The Best Cough Syrup

October 19th, 2008

For making the best cough syrup, take 1 oz of thoroughworth; 1 oz of slippery elm; 1 oz of stick licorice; and 1 oz of flax seed; simmer together in 1 qt of water until the strength is entirely extracted. Strain carefully, add 1 pt of best molasses and 1/2 lb of loaf sugar; simmer them all well together, and when cold bottle tight. This is the cheapest, best, and safest medicine now or ever in use.

A few doses of one tablespoon at a time will alleviate the most distressing cough of the lungs, soothes and allays irritation, and if continued, subdues any tendency to consumption; breaks up entirely the whooping cough, and no better remedy can be found for croup, asthma, bronchitis, and all affections of the lungs and throat. Thousands of precious lives may be saved every year by this cheap and simple remedy, as well as thousands of dollars which would otherwise be spent in the purchase of nostrums which are both useless and dangerous.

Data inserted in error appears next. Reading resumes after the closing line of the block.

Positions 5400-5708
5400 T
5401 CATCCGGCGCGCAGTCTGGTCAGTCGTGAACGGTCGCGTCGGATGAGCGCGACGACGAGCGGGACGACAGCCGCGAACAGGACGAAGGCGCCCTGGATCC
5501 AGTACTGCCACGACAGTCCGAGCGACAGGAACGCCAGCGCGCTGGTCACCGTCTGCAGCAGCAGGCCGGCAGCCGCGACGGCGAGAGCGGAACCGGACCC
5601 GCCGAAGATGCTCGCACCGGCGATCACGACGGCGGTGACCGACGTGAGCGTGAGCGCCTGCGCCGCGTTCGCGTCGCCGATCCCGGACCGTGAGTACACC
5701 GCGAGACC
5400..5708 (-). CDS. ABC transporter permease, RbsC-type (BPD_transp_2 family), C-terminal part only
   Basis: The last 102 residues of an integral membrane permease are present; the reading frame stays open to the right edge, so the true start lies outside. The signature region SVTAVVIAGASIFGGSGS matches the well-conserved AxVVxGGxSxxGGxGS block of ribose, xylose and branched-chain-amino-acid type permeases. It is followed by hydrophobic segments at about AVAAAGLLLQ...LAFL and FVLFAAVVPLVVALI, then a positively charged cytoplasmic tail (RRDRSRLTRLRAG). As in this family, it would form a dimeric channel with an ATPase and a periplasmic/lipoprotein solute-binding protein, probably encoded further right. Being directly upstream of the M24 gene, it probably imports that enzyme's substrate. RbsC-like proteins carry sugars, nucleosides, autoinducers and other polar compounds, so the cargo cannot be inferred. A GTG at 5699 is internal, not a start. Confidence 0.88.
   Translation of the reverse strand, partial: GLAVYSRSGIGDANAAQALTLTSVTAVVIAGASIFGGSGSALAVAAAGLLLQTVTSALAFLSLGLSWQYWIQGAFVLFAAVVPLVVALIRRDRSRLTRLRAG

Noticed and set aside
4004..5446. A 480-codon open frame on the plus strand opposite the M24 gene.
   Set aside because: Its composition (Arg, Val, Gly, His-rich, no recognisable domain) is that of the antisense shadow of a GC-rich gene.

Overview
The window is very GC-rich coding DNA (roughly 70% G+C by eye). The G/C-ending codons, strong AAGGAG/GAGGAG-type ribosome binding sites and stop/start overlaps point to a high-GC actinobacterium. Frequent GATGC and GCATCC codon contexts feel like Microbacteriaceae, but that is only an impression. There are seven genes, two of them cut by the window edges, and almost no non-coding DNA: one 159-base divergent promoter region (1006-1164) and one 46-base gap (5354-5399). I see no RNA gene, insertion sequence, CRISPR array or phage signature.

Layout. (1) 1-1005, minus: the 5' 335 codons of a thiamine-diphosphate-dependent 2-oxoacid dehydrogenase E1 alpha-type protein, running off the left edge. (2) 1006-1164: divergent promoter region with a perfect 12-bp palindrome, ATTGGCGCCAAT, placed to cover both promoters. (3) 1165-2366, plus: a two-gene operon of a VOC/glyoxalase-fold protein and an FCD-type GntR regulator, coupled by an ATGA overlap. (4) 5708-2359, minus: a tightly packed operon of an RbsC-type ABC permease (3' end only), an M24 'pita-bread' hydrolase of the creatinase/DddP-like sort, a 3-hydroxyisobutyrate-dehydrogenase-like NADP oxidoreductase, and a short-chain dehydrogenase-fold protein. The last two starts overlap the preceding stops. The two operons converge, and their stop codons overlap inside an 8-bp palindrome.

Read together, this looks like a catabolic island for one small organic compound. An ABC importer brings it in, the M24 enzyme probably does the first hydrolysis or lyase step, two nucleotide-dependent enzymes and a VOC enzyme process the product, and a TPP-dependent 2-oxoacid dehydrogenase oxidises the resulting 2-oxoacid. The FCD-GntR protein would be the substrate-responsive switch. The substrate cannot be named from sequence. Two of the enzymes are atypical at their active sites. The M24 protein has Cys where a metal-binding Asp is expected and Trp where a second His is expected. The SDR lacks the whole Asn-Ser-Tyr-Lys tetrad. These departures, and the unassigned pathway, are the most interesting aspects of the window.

Source: Dr Chase’s Recipes, or Information for Everybody, A.W. Chase

Ingredients: Daisy

October 11th, 2008

Our English Daisy is a composite flower which is called in the glossaries “gowan,” or Yellow flower. Botanically it is named Bellis perennis, probably from bellis, “in fields of battle,” because of its fame in healing the wounds of soldiers; and perennis as implying that though “the rose has but a summer reign, the daisy never dies,” The flower is likewise known as “Bainwort,” “beloved by children,” and “the lesser Consound.” The whole plant has been carefully and exhaustively proved for curative purposes; and a medicinal tincture (H.) is now made from it with spirit of wine. Gerard says: “Daisies do mitigate all kinds of pain, especially in the joints, and gout proceeding from a hot humour, if stamped with new butter and applied upon the pained place.” And, “The leaves of Daisies used among pot herbs do make the belly soluble.” Pliny tells us the Daisy was used in his time with Mugwort as a resolvent to scrofulous tumours.